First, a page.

As neuromuscular gains are the focus, you should aim at maintaining speed and technique throughout the session. All efforts should be completed in approximately the same time. In order to achieve this have a full recovery between each effort, which generally means 2 to 3 minutes of easy jogging.
Whilst the intensity of these efforts is quite high, their short duration with the long recovery between intervals makes them relatively low stress. To read more about speedwork click here
These sessions are your key top end intensity sessions and will be the hardest sessions you will complete as far as running intensity goes.
The aim of these sessions is to improve your sustainable running speed, anaerobic threshold and VO2 max (a measure of the maximum (max) volume (V) of oxygen (O2) you can consume during physical activity. Generally, the higher your VO2 max, the higher your aerobic fitness and the greater your endurance potential).
Ideally these efforts should be done on a track or flat grass oval. Efforts should be done at 3km race pace for those aiming for a sub 100 minute half marathon and at 5km race pace for those aiming for over 100 minutes. Each effort should be of a consistent pace with no surging. The recovery between each effort is relatively short and is specified in the training program below. It should be noted that this recovery period does not allow for full recovery.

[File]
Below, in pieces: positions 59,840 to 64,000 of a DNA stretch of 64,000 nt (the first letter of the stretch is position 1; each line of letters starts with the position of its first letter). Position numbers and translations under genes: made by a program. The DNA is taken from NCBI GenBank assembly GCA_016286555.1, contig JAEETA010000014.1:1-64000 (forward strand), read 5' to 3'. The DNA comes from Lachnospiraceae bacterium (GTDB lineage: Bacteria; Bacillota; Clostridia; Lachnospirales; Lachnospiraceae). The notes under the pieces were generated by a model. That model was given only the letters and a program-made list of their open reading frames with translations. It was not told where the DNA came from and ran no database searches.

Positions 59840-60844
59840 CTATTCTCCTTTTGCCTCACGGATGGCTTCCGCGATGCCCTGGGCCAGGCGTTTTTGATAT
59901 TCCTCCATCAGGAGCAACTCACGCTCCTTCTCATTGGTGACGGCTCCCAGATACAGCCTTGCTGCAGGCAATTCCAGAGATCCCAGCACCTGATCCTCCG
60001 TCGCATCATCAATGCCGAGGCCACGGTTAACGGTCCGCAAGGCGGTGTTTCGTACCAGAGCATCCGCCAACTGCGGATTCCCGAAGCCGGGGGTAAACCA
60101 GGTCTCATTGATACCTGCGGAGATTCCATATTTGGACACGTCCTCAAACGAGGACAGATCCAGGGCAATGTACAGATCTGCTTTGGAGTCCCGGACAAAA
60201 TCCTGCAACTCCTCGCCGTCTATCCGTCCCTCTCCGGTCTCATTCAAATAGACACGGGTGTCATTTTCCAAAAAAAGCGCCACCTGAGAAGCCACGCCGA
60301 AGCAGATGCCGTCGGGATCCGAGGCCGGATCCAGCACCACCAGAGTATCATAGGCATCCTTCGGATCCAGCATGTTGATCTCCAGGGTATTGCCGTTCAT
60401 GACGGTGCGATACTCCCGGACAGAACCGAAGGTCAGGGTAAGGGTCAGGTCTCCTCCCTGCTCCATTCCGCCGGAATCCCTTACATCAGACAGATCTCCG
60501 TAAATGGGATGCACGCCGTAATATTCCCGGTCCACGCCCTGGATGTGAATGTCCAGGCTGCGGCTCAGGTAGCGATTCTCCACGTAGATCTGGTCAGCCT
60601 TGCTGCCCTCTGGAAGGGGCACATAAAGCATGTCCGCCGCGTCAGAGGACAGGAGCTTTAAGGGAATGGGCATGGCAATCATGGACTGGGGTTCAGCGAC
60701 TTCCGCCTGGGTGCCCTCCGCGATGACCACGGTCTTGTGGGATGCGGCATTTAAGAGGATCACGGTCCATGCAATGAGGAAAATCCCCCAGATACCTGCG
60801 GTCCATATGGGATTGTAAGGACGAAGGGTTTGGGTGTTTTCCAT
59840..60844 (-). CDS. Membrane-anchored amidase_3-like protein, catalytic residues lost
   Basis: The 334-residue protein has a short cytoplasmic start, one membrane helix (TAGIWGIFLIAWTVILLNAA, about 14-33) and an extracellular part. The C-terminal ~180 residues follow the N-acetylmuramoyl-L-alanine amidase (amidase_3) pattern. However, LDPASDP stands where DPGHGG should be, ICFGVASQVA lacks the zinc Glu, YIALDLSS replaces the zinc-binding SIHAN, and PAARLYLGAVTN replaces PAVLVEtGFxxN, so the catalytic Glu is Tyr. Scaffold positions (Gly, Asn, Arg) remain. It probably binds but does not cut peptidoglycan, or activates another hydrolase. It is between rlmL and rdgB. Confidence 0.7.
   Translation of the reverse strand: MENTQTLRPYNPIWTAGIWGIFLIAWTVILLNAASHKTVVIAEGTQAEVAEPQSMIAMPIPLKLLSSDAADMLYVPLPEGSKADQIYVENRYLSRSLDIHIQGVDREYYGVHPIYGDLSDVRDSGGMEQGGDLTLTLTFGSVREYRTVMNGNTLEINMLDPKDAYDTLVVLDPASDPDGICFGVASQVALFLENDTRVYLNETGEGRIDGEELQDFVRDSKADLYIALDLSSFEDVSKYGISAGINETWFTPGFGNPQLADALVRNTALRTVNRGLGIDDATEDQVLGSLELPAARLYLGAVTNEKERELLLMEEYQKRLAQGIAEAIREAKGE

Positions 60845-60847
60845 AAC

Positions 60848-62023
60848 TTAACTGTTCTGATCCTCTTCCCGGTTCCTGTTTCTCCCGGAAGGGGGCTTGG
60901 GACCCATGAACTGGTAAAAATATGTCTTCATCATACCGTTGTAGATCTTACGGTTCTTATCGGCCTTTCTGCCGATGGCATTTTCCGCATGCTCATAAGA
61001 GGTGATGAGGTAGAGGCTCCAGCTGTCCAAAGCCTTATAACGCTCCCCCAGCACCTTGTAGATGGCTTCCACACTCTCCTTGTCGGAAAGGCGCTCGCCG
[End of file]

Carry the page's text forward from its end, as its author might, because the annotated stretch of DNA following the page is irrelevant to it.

This is the session that many runners get carried away with and try to push too hard. If these efforts are pushed too hard then the appropriate adaptations will not occur. Instead the sessions focus will become lactate tolerance, resulting in much slower recovery afterwards. Not achieving the key adaptations at the desired intensities will result in an inferior half marathon performance, so be sure not to push these intervals too hard.
If you are able to fit in extra runs during the week then they should be easy recovery runs. These runs are aimed at providing you with some additional aerobic benefits on top of your usual training load, but more importantly are used as active recovery between the key weekly sessions. These runs should be of very low intensity an intensity that is simply an easy jog. There should be no stress associated with these runs and you should generally finish the run feeling better than when you began. To read more about recovering from a marathon click here
Preparing for your Half Marathon Training Sessions
The preparation for each of your training sessions is in many ways as important as the session itself. Inadequate preparation will result in poor training intensity and therefore training session goals will not be achieved.
The other key aspect of session preparation is the warm-up. A warm-up should consist of a minimum of 10 minutes of light activity. For more intense sessions your warm-up should be even longer, up to 15 minutes.